Shakopee (Dakota leaders)(Redirected from Chief Shakopee)
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Shakopee or Chief Shakopee may refer to any of the three Mdewakanton Dakota leaders, in what is now the United States, who lived in the area of Minnesota from the late 18th century through 1865. The name comes from the Dakota Shák'pí meaning "Six," as the wife of the first Shakopee gave birth to sextuplet boys.
Shakopee I (c. 1750–1827). Shakopee was given this name when his wife, White Buffalo Woman, gave birth to sextuplet boys. Shakopee met Major Stephen Harriman Long at the mouth of the Minnesota River in 1817, when Long came up to distribute the presents for which Lieutenant Zebulon Pike had contracted to send them 12 years earlier when he made the Pike's Purchase. Long reported finding Chief Shakopee very offensive. Shakopee was executed at Fort Snelling in June 1827 by running a gauntlet manned by Ojibwa as part of his punishment for murdering some Ojibwa before. Shakopee Lake near Mille Lacs Lake was named after him.
Shakopee II, or the Eaglehead (1794–1857). Shakopee was the biological twin son of the Ojibwa leader Ozaawindib "Yellow Head". His father gave him to the Dakota in order to forge an alliance with the band, and to provide them with a hereditary chief. As an adult, Shakopee identified equally as being both Ojibwa and Dakota. He had been adopted by Shakopee I as his son. Increasingly after signing the 1825 First Treaty of Prairie du Chien (both as "Sha-co-pe" (the Sixth) and as "The Sees"), Shakopee II was forced to identify exclusively as Dakota, because he was representing them in negotiations and treaties with the United States. He was also signatory to the 1826 Treaty of Fond du Lac (as Chau-co-pee and as "Jack-o-pa" by Bird), 1837 Treaty of St. Peters (listed as "Sha-go-bai"), and the 1842 Treaty of La Pointe (as "Sha go bi") of the Ojibwa.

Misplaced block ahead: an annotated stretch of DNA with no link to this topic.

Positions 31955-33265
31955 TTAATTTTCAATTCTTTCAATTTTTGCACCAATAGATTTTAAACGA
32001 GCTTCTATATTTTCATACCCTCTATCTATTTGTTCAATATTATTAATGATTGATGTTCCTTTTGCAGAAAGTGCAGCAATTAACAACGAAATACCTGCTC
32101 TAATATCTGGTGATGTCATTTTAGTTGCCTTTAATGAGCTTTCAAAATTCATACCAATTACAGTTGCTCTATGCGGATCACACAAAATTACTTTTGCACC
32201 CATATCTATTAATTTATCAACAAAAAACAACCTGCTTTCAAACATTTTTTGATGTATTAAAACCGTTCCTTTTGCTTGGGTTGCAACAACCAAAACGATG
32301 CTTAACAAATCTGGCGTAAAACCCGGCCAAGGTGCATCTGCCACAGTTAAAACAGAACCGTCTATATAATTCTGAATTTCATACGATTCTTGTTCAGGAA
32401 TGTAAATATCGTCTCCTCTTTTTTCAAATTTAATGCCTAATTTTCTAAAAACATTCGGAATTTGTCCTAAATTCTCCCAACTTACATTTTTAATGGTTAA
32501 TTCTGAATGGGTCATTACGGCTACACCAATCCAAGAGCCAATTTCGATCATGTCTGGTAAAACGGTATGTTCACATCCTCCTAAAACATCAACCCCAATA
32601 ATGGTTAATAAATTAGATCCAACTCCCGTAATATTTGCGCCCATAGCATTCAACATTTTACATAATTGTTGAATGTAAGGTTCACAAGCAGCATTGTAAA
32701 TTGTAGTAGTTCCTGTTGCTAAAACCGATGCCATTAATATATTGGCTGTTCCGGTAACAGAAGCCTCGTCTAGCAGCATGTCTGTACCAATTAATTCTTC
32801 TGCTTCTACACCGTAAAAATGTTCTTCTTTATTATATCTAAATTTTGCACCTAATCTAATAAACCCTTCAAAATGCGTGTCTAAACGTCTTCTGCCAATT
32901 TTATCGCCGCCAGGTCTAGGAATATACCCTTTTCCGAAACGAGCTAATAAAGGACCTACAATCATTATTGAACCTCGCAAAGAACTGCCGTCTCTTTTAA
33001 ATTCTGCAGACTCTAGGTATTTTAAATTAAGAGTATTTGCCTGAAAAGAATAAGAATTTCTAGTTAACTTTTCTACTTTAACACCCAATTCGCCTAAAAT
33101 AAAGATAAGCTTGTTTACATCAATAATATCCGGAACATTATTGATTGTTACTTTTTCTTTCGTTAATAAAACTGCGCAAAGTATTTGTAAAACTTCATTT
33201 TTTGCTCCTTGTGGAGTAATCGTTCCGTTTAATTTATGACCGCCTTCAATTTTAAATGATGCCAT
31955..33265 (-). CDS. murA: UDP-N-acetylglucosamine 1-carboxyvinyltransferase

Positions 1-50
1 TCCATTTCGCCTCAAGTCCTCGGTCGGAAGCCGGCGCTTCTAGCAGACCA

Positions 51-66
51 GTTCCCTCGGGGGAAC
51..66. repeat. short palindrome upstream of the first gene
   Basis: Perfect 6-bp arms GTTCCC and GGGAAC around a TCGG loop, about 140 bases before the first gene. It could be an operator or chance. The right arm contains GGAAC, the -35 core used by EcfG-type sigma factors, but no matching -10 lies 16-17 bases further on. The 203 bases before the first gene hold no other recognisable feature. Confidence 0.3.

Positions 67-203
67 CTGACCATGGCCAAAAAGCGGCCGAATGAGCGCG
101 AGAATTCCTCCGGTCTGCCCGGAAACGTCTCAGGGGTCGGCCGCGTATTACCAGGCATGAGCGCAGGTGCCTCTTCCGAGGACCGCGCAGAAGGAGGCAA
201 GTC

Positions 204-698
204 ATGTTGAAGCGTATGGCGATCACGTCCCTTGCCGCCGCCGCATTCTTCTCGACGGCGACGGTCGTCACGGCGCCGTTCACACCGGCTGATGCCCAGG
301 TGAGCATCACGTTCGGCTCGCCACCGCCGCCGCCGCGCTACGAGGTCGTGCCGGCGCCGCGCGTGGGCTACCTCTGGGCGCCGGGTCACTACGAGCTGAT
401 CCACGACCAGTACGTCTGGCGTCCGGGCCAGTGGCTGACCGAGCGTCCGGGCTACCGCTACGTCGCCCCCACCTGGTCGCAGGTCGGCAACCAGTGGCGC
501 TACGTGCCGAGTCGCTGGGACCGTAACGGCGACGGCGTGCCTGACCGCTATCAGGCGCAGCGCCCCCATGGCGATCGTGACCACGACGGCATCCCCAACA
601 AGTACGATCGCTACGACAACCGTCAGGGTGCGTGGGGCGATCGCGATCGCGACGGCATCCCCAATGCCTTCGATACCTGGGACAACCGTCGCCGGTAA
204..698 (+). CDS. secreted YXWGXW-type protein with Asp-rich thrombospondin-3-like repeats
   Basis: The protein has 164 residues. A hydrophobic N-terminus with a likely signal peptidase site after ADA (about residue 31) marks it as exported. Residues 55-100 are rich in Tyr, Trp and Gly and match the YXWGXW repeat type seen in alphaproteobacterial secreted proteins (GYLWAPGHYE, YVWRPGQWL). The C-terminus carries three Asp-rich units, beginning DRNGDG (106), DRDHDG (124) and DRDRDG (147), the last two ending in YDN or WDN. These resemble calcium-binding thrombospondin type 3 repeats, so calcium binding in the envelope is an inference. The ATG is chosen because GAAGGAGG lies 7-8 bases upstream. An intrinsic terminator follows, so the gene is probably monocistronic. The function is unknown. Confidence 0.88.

Shakopee also was a signatory to the Treaty of Mendota of August 5, 1851, (as "Sha-k'pay"); he and other Dakota chiefs were pressured into selling 24 million acres (97,000 km2) for pennies an acre. Annuities of food and money were to be distributed from the federal government to the Indians as part of the treaty, but several years later after the outbreak of the American Civil War, United States broke their treaty obligations.
Shakopee served as a guide to Joseph Nicollet in part of the exploration of the upper Mississippi, and providing details on its tributaries, such as Rice Creek near Fridley, Minnesota. In Ojibwe, he was called Zhaagobe. His descendants who identified as Ojibwa rather than Dakota are known by the surname of "Shaugobay," also spelled "Shagobince".
Shakopee III (1811–1865) was first named as Eatoka. He was named Shakpedan in Dakota or Zhaagobens in Ojibwe, both meaning "Little Shakopee," or Little Six at the death of his father. Shakopee was the son of Shakopee II and his Dakota wife. He was born in the Dakota village of Shakopee. He became a chief following the death of his father.
During the Dakota War of 1862, Shakopee III was a war leader of the Yankton Dakota in Minnesota. He escaped to Canada after the conflict. With fellow leader Medicine Bottle, he was betrayed, drugged, kidnapped, and turned over to U.S. forces. Shakopee and Medicine Bottle were executed at Fort Snelling on November 11, 1865 for their participation in the Dakota War. While he was held prisoner at Fort Snelling, Shakopee III was photographed in 1864.
- Warren Upham (1920). Minnesota Geographic Names. Minnesota Historical Society. p. 510. Retrieved 2008-10-14.
- Winks, Robin W. (1960). The Civil War Years: Canada and the United States, Baltimore : Johns Hopkins Press, 1960, pg. 174
- "Photograph of Shakopee III", Collections, Minnesota Historical Society